The classical music sector faces an urgent challenge as increasing numbers of performance graduates struggle to establish themselves as full-time professional musicians. In part, this situation relates to narrow higher music education curricula that do not sufficiently prepare musicians for the precarious and nonlinear careers that characterize music work. The study reported here employed Version 1 of the Musical Identity Measure (MIMv1) together with three open-ended questions to explore student musicians’ motivations to engage in music and their career-related meaning-making. A lexicometry analysis based on Bayesian statistics was applied to six psychological and environmental areas identified in MIMv1: (1) resilience and adaptability, (2) approach to learning, (3) emotional attachment, (4) social factors, (5) music and self, and (6) career calling. Results indicate that postgraduate classical music performance students have a strong musical calling and emotional attachment to music. They also recognize the importance of identifying themselves as learners to thrive in the profession, and they accept that the development of social capital, resilience, and adaptability needs attention both during their studies and during their professional life. The article presents recommendations for higher music education and identifies potential risks related to strong identification with music.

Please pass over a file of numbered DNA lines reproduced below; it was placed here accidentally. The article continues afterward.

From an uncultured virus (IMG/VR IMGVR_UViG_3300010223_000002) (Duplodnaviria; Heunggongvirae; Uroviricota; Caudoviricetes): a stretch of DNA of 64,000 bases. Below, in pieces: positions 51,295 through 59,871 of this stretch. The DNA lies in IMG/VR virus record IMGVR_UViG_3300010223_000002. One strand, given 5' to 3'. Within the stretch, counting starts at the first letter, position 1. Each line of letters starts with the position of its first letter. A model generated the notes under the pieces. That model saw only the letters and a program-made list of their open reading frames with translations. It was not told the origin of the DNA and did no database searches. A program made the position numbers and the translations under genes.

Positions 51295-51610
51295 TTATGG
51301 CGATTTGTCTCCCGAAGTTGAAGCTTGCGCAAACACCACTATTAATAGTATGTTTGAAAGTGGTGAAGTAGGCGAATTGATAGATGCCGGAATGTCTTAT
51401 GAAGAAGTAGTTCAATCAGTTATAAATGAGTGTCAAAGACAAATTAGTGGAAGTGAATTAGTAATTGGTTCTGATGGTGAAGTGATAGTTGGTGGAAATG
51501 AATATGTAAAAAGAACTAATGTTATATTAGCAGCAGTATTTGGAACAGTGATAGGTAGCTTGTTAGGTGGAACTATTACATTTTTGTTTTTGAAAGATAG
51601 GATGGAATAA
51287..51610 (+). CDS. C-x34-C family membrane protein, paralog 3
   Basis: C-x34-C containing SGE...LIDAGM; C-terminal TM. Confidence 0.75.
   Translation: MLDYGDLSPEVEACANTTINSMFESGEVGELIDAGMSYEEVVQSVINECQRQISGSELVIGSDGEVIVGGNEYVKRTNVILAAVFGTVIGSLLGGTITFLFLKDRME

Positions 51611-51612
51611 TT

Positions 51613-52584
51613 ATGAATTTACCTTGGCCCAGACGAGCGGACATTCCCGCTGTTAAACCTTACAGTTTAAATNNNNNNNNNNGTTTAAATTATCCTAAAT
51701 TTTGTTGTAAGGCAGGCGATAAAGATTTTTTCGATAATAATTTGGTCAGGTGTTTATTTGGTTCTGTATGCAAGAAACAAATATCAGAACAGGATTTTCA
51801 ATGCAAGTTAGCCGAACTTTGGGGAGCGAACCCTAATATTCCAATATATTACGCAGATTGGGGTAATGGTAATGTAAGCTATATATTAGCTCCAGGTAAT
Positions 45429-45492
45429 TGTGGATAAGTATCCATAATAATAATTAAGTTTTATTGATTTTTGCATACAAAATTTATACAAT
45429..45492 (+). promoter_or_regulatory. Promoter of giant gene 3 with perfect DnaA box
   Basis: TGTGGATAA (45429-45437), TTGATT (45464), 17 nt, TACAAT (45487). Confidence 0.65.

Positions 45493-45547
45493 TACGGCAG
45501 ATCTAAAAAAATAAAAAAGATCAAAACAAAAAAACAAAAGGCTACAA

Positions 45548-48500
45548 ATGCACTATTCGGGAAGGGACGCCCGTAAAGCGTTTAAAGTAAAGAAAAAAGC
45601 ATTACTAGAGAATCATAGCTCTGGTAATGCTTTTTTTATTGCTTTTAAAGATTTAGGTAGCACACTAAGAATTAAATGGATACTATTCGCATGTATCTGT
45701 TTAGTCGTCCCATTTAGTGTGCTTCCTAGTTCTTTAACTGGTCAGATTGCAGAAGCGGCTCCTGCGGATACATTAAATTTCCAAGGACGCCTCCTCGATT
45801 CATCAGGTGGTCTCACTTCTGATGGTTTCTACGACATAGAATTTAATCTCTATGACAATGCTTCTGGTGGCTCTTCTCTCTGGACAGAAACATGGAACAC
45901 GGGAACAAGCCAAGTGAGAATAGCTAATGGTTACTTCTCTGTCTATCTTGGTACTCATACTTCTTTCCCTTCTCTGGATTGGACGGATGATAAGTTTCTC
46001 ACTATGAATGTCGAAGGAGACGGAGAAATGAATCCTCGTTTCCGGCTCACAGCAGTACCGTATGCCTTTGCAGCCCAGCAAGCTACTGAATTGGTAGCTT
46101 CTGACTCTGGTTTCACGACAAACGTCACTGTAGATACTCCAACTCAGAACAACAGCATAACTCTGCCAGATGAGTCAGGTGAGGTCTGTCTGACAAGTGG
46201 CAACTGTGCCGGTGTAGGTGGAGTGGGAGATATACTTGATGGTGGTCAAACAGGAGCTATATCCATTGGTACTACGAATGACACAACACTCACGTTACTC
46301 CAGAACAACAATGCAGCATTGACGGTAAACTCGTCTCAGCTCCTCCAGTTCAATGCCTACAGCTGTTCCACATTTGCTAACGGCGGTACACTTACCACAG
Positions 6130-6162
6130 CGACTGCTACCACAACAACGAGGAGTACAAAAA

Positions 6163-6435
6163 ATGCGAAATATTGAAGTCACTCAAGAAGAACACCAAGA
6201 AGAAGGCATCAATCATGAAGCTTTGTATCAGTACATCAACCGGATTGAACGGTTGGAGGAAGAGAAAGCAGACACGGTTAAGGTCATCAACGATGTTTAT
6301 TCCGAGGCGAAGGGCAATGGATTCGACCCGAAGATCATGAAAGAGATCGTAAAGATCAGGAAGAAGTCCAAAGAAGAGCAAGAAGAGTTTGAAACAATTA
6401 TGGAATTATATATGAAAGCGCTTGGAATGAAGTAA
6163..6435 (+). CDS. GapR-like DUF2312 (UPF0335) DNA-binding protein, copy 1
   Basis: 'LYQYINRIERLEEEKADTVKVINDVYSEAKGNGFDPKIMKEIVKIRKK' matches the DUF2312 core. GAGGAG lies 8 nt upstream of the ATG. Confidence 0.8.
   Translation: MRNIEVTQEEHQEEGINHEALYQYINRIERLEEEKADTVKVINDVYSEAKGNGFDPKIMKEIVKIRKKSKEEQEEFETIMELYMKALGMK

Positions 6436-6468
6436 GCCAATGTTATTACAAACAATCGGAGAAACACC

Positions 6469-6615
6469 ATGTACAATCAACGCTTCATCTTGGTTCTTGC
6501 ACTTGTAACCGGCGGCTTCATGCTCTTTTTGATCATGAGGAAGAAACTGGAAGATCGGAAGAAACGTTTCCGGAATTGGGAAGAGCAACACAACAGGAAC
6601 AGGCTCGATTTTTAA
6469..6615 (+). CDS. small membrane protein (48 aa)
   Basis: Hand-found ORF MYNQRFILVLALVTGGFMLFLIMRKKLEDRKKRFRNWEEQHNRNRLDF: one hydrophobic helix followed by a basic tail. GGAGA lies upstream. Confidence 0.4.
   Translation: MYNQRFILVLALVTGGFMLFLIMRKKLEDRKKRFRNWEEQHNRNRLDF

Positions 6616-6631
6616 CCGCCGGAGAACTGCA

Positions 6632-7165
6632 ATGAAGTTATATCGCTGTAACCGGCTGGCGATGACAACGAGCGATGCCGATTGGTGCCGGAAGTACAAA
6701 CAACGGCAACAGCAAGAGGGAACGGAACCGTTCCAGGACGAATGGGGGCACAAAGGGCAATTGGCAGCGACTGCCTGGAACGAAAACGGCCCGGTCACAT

|Publication status||E-pub ahead of print - May 2022|